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Alternative Treatments

Please take any theories intentions, questions or concerns to your doctor, metabolic consultant or neurologist before trying. I am an NKH Mum trying to figure out how best to help my boy, but I’m not a metabolic doctor, a biochemist or a neurologist. If you have any questions about any theory shared here – please take them to your doctors.

QRI – Quantum Reflex Integration with Low Level Light Laser Therapy


Here’s how it works. There are a few premises, so let’s start with those.

The first premise is that <strong>cells in our body can take up energy from light</strong>. It’s called photobiomodulation. The Science, as I understand it:

  • Each cell in our body has a little power factory, called mitochondria. It creates ATP, which is what powers every function in every cell in our body.
  • Cytochrome C Oxidase (CCO) is a step in the mitochondrial electron transport chain – the part that helps make ATP. It transfers one electron (from each of the four cytochrome c molecules), to a single oxygen molecule, producing two molecules of water.
  • At the same time, four protons are moved across the mitochondrial membrane, producing a proton gradient that the ATP synthase enzyme needs to synthesise ATP.
  • CCO has two heme centres and two copper centres. Each of these metal centres can exist in an oxidized or a reduced state, and these have different absorption spectra, meaning CCO can absorb light well into the NIR region (up to 950 nm)
  • Which is to say wavelengths in the red (600–700 nm) and near-infrared (NIR, 770–1200 nm) spectral regions, can be absorbed by the CCO centres, which causes an increase in mitochondrial membrane potential (MMP) above normal baseline levels (increasing the amount of ATP made) and leads to a brief and rather modest increase in generation of reactive oxygen species (ROS) – which is a number of reactive molecules and free radicals derived from molecular oxygen. It’s used in a cell signalling and cell cycling.

In a nutshell – given the right wavelengths of light, the mitochondria of a cell can absorb the photons from the laser, which stimulates the cell – increasing the ATP made and improving the signals between cells

The second premise is about reflexes. <strong>We all have reflexes, and they can be retained, preventing development</strong>.We all have a number of reflexes designed to help our bodies move through developmental phases. Reflex’s are held in what is called the Reflex Arc – it’s a neural pathway that controls a reflex. Most sensory neurons do not pass directly through the brain, but instead through the spinal cord.This allows for faster reflex actions to occur by activating spinal motor neurons without the delay of routing signals through the brain.
When babies grow, the reflex triggers a certain number of movements automatically. These movements pave a set of neural pathways that, eventually, will allow the reflex to be integrated. Once a reflex is integrated, it’s no longer needed and the body will no longer use the reflex.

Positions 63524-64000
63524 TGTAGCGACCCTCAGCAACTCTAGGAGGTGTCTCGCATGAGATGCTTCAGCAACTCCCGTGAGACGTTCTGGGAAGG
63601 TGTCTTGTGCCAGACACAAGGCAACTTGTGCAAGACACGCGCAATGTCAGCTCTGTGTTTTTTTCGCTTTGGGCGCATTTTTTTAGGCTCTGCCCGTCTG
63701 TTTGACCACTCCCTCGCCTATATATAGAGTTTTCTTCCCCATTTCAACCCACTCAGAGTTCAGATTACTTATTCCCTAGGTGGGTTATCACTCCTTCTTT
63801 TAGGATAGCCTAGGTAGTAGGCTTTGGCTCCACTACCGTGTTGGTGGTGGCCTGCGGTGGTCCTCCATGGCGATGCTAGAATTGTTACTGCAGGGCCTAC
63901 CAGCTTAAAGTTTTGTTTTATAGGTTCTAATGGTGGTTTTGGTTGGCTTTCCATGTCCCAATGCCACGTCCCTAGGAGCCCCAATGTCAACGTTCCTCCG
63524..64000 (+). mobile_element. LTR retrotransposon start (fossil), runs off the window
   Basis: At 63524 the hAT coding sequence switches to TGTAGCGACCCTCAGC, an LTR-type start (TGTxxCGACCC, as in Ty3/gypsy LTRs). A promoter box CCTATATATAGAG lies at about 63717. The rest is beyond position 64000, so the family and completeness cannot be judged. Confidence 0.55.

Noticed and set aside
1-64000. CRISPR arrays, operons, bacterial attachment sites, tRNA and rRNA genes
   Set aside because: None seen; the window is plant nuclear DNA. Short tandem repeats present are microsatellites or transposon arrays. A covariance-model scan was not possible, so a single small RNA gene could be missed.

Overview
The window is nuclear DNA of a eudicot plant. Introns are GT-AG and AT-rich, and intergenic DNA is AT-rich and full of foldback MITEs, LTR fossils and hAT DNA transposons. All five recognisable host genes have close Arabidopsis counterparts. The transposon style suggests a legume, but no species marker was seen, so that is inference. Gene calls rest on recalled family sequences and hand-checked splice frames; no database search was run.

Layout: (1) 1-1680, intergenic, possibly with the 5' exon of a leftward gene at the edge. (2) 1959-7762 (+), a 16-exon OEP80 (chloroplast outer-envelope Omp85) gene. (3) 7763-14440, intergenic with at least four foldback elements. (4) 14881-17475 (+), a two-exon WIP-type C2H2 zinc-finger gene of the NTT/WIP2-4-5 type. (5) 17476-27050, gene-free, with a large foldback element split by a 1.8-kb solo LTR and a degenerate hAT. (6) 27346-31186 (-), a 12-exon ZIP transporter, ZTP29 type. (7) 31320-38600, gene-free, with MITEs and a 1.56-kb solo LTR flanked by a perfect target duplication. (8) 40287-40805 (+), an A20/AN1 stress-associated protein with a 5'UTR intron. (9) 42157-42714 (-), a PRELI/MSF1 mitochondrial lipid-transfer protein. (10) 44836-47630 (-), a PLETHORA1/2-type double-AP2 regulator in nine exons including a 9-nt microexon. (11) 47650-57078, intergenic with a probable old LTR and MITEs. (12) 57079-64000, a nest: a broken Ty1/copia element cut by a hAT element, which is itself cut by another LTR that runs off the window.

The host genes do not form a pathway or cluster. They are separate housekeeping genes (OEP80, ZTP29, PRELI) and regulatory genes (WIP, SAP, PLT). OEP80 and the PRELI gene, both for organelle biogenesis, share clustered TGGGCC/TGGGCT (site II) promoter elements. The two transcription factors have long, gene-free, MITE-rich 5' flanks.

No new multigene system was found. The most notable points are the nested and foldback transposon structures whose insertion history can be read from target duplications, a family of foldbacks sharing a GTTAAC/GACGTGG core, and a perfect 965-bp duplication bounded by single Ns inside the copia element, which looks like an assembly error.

If there is an issue in the brain, or in the central nervous system (like, say because you have Nonketotic Hyperglycinemia) – these reflexes may not be integrated correctly or at all. They might be retained. If a reflex is retained, the child will not easily be able to progress. If they do progress, they’ll need to compensate for the retained reflex.

The third premise is for <strong>reflexes that aren’t integrated can be integrated</strong>. Or rather, helped along. If reflexes are typically integrated with repeated movement, repeated, rhythmic movement (or, say, cell stimulation in particular points) may be able to help integrated reflexes by forming neuropathways. Even in brains with neural damage, on the idea that our brains have a certain amount of neuroplasticity, and if possible, they will find a way.This is where things get a bit more… flexible.


  • LED study on that showed significant improvements in executive function and verbal memory of Chronic/Traumatic brain injury patients after LED/near infra-red light therapy. (Source)
  • LLLT decreased the muscle spasticity of children with spastic Cerebral Palsy (Source)
  • LLLT/photobiomodulation – cells exposed to low-levels of red and near-IR light from lasers or LEDs either stimulate or (less likely) inhibit cellular function, leading to reduction of cell and tissue death, improved wound healing, increasing repair of damage to soft tissue, nerves, bone, and cartilage, and relief for both acute and chronic pain and inflammation.Technically not a study, but I got half way through the references before I decided it was probably the most succinct version about LLLT. (Source)
  • Applying near-infrared light to the head of animals that have suffered traumatic brain injuries produces improvement in neurological functioning, reduces neuroinflammation, and stimulates the formation of new neurons (Source)
  • The rats subjected to 500 mW of laser irradiation had a significant decrease in glutamate, aspartate, and taurine in the cortex, and a significant decrease in hippocampal GABA (Source).  Side note: this one’s helpful, because if there is a decrease in glutamate, the NMDA receptors which glycine binds to are less likely to fire.

Neurofeedback Therapy